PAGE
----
By Laura Reynolds

The Rights and Resources Initiative (RRI), a coalition of groups working for the rights of rural people to access and use their local natural resources, recently released two reports on the state of large-scale land acquisitions and investments, also known as land grabs.

Activists protest against ‘land grabbing’ in 2011. (Photo credit: Andreas Solaro, AFP/Getty Images)

The reports looked at the financial risk associated with international land investments and gave an overview of the setbacks and progress made in land tenure during 2012.

Investors, often from foreign countries, have turned to land development in recent years because of the high profits that can be made from activities such as mining, industrial food production, logging, and production of rubber or biofuels. But these investments often come with high costs as well, according to a December report from RRI. In addition to the human rights abuses and environmental destruction that can coincide with large-scale land acquisitions, investors can face an increase in their operational costs of as much as 2,800 percent.

The report, “The Financial Risks of Insecure Land Tenure: An Investment View,” profiles five foreign land investments that failed because of a lack of transparency or legality, resulting in financial hardship for the investors. In 2005, the Swedish ethanol producer SEKAB attempted to purchase 400,000 hectares in Zanzibar, Tanzania, to cultivate biofuel crops, but public outcry and the company’s failure to follow policy and environmental protocols led creditors to adandon the project and forced SEKAB to sell its assets at a loss of over $20 million.

In Grand Cape Mount, Liberia, the Malaysia-based multinational Sime Darby, the world’s largest producer of palm oil, had planned to develop 220,000 hectares for oil palm and rubber plantations after signing a 63-year concession with the national government. But land tenure disputes and large-scale rioting have repeatedly disrupted operations, putting the project’s long-term feasibility at risk.

“Far from being an ‘externality,’ land tenure can be a real threat to stable returns, and one that should be included in any risk assessment of a land-dependent investment,” the report argues. “The financial risks posed are multiple, ranging from slippage in construction times and unexpected cash flow loss due to suspensions to expropriation of assets following the loss of insurance coverage.”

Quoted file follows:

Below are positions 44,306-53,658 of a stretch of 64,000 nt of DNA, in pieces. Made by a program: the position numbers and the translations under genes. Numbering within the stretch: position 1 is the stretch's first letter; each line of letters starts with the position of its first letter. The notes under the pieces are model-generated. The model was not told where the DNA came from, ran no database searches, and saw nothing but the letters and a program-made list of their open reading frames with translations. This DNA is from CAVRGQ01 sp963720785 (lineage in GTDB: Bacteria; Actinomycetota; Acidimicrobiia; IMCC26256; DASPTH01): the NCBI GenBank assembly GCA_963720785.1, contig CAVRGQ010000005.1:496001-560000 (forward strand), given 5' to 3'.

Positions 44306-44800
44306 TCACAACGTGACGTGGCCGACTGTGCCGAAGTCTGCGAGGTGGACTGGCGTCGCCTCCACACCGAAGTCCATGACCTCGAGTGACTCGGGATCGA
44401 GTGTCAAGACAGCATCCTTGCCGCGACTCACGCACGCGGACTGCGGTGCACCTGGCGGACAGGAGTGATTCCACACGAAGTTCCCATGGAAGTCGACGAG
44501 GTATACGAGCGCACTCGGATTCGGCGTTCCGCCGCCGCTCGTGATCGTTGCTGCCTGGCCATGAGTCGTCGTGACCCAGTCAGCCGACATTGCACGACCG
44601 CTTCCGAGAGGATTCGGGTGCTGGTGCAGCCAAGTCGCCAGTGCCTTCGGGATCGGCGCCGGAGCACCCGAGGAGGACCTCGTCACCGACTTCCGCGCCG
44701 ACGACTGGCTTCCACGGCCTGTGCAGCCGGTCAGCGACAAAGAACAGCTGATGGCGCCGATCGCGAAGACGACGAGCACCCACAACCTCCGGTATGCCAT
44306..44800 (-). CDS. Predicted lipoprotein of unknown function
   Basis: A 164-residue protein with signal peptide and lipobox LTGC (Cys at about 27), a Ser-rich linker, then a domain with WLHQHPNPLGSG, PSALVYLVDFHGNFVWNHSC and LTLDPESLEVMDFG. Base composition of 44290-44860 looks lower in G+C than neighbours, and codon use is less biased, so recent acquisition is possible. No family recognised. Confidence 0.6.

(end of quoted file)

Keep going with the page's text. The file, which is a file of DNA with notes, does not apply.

A second RRI report, “Landowners or Laborers: What Choice Will Developing Countries Make?,” released in January, examines major developments in 2012 with regard to land grabs and land-tenure advocacy.

On a positive note, the 82-country Committee on World Food Security adopted the landmark Voluntary Guidelines for the Responsible Governance of Tenure of Lands, Fisheries, and Forests, which call for transparency in land deals, consultation with local communities, and respect for human rights. But other developments in 2012 were more worrisome: assassinations of land activists spiked, with 201 activists and protesters killed in Cambodia alone, and the Chinese and Indian governments were implicated in a rising number of internal land grabs. Each year, an estimated 4 million rural Chinese lose their land, many through forced eviction with minimal or no compensation.

Myanmar and Liberia were flashpoints for unjust land acquisitions. U.S. President Barack Obama, in his November 2012 visit to Myanmar to celebrate that country’s political reforms, argued that reforms “must ensure that the people…can have that most fundamental of possessions—the right to own title to the land on which you live and on which you work.” Myanmar is home to fierce disputes over mining, logging, and hydropower projects, and largely as a result of this resource extraction (much of it pursued illegally), its forest cover has declined from 46 percent in 1990 to only 20 percent in 2010.

In Liberia, local analysts calculated that around three-quarters of the country’s land had been allocated or promised to large investors—one of the highest such rates in the world. In late 2012, the Land Commission of Liberia reported that 95 percent of domestic Supreme Court cases involved land disputes.

Land grabs around the world continue to threaten rural dwellers with hunger, poverty, and displacement. Global market forces may curb these threats as investors realize the risks—to both their finances and their reputations—of becoming involved in land acquisition. But governments, international organizations, nongovernmental groups, and citizens can also support a more just global system of land-ownership and resource development.

What do you think about large-scale land acquisitions? Let us know in the comments.

Laura Reynolds is a Staff Researcher for the Worldwatch Institute’s Food and Agriculture Program.

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